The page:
Burton Township Cemetery Sexton – Diann Finzel
14821 Rapids Road
Burton, Oh 44021
Office – 440-834-1500
Fax – 440-834-0422
Home Phone – 440-834-3120
Located on the east side of Rt. 700, on the boundary line between Burton and Troy Townships. The cemetery is located on a hill overlooking beautiful countryside.
Sections of the cemetery date back to the late 1700’s.
Slitor Cemetery was a private cemetery, only for the family name of SLITOR. Their first original owner was a farmer and he designated this to be a private cemetery.
Glenn Slitor was born in Garrettsville, Ohio and attended Hiram College. He took over the cost of maintenance of the cemetery. When Glenn died, his spinster sister Zelma Slitor took his place and maintained the grounds. She also was from Garrettsville.
As time went on, and friends and neighbors passed on, Zelma was generous enough to let them be buried on the grounds. When she could no longer handle this task, she agreed to turn the Slitor Cemetery over to Burton Township, and anyone could be buried on the grounds.
Located on the south side of Butternut Rd., just east of the intersection of Aquilla and Butternut Roads. Pleasant Hill is an active cemetery only to those who already own lots.
The original residents of Butternut Road originally owned the cemetery before turning it over to Burton Township.
Burials in this cemetery date back to the Revolutionary War.
The Wilson Family is buried under a peaceful, dripping old pine tree, on the south side of Pleasant Hill Cemetery. These days, there are no more burials within the south side of Pleasant Hill Cemetery. Too many unmarked graves, is the reason. Those that sleep there now, in truth, rest in eternal peace.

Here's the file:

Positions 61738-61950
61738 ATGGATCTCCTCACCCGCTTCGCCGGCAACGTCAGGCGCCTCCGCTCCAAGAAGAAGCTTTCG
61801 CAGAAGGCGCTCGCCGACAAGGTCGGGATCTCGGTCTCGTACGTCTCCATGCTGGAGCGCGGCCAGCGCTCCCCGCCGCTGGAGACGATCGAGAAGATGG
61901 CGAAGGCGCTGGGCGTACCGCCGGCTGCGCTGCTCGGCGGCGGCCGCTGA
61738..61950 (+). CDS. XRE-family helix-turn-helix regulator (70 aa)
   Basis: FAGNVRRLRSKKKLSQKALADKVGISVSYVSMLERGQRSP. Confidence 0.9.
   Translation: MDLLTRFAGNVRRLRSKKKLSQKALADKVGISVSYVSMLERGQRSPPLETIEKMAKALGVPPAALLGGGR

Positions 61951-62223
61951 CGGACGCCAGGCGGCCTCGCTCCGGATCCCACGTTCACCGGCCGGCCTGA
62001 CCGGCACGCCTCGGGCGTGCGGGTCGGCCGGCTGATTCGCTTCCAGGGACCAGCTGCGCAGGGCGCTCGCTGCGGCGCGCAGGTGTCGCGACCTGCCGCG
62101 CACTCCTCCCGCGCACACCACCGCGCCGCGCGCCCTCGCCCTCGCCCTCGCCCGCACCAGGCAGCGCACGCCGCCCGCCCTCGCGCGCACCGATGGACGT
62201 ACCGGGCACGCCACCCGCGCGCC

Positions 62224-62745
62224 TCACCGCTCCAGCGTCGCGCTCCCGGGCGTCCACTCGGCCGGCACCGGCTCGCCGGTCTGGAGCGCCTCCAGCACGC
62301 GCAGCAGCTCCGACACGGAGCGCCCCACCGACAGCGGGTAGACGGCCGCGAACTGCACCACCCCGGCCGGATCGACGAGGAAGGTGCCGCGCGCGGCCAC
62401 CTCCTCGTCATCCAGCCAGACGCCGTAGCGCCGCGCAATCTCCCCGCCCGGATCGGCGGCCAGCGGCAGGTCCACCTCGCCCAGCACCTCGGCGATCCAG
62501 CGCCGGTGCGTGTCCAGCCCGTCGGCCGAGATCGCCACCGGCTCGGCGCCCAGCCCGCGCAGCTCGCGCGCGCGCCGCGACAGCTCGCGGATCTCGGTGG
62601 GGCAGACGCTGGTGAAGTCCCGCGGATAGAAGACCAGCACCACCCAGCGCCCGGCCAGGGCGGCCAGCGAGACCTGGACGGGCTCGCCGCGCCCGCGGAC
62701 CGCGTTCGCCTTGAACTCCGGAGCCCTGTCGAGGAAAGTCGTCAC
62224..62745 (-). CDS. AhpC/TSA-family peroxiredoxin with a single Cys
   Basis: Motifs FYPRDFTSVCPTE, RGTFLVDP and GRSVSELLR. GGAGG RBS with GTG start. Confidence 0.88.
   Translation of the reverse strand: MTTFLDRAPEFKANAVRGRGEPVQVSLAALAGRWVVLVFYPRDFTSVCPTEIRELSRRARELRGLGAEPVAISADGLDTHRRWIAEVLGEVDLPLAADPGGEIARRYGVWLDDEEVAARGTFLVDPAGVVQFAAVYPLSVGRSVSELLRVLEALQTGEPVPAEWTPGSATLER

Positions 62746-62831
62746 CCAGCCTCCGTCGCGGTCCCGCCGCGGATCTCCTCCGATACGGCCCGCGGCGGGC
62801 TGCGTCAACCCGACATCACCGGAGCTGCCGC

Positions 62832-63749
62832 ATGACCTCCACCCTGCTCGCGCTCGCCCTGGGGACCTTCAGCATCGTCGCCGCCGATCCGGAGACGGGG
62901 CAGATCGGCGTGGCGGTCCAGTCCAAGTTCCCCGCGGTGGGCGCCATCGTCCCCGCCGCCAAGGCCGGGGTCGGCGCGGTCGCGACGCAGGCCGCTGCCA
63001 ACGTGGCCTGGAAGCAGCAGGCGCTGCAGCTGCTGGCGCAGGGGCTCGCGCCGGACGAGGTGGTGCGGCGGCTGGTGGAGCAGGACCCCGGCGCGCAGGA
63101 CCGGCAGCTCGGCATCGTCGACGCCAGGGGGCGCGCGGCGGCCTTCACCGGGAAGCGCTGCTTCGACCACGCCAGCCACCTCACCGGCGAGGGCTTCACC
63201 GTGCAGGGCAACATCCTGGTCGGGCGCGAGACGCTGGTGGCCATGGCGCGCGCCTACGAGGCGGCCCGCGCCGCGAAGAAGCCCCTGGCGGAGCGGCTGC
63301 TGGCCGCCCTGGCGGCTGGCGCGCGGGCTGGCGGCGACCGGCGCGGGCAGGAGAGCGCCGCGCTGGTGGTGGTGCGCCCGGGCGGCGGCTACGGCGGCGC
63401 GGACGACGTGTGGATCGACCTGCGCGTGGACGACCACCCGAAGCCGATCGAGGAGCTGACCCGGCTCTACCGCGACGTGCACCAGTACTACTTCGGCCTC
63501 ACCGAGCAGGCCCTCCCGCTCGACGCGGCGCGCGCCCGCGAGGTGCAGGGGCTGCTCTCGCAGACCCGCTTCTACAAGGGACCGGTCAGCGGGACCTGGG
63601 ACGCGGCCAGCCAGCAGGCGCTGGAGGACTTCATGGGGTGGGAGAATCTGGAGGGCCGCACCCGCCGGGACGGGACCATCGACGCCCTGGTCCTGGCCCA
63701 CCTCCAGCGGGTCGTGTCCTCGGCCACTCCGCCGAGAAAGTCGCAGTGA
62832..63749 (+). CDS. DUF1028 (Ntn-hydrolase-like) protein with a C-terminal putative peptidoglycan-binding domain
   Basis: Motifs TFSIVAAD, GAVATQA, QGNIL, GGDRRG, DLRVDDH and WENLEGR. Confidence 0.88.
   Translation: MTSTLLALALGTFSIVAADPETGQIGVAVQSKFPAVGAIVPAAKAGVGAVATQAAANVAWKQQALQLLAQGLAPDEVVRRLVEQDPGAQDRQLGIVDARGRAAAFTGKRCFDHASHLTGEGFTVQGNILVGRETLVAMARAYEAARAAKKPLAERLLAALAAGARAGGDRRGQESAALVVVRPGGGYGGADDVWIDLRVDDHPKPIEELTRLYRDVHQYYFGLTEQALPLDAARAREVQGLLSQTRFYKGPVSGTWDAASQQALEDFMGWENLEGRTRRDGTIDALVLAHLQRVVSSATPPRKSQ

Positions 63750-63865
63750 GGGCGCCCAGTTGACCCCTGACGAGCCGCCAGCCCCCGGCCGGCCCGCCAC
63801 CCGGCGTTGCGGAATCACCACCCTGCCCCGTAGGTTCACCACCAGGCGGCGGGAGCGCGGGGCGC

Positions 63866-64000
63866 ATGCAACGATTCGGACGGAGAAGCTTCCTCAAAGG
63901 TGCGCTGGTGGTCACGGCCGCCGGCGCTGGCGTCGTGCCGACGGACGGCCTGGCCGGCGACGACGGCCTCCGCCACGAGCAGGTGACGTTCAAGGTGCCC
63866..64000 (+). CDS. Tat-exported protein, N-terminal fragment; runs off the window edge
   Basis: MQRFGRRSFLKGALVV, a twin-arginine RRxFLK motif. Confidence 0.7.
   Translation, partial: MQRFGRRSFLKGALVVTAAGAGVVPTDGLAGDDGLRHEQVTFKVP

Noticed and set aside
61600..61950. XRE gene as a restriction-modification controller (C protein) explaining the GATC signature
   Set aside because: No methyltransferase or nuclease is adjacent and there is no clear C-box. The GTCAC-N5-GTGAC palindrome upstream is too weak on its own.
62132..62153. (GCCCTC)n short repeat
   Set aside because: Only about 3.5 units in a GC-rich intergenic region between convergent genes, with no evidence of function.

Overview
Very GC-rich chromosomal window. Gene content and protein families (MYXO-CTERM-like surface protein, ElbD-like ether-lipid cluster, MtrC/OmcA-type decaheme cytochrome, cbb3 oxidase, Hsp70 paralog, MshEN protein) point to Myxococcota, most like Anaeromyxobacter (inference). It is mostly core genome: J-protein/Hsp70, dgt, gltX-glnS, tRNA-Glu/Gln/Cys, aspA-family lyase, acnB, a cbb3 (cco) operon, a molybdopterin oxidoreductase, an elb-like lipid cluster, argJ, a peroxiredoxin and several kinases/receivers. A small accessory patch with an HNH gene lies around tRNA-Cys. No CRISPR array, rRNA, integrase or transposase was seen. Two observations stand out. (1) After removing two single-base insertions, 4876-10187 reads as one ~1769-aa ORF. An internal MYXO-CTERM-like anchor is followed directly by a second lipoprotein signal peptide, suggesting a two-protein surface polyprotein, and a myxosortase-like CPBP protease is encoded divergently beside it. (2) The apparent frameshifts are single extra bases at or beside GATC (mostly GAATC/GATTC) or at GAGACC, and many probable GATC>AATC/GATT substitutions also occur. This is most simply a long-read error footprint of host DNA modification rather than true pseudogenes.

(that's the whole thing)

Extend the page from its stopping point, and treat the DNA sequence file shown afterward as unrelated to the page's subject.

The Wilson Family plot is one of those marked. It has metal markers. Fan shaped with the raised names. There is one marker at the head of each grave. We are told there is a possibility that two markers, and names are missing.
At one time, the family plot had an iron fence around it. A beautiful ornamental waist-high fence. It completely enclosed the plot. Caretakers in the cemetery found it necessary to reluctantly move this fence. It was difficult to keep the grass cover neat and trim on the burial spot. Weeds, brambles, hedges within the confines were destroying the identity of the Wilson graves.
There are the five markers.
We sought a possible explanation of this sorrowful tragedy from Mrs. Frances Osmond of Butternut Road. Her father and her family always embraced a special closeness with this cemetery.
This is the story that Mrs. Osmond recalled. Mr. Wilson lost his ENTIRE family within one month…diphtheria. A word of horror in those days. We understand there are seven graves, but just the five markers can be located. The grieving father saw to it that his beloved had proper burial, proper markers, and their resting place beautifully fenced in.
Located on the west side of Claridon-Troy Road, about ½ mile south of the intersection of Claridon-Troy and Butternut Roads, north of the Village of Burton.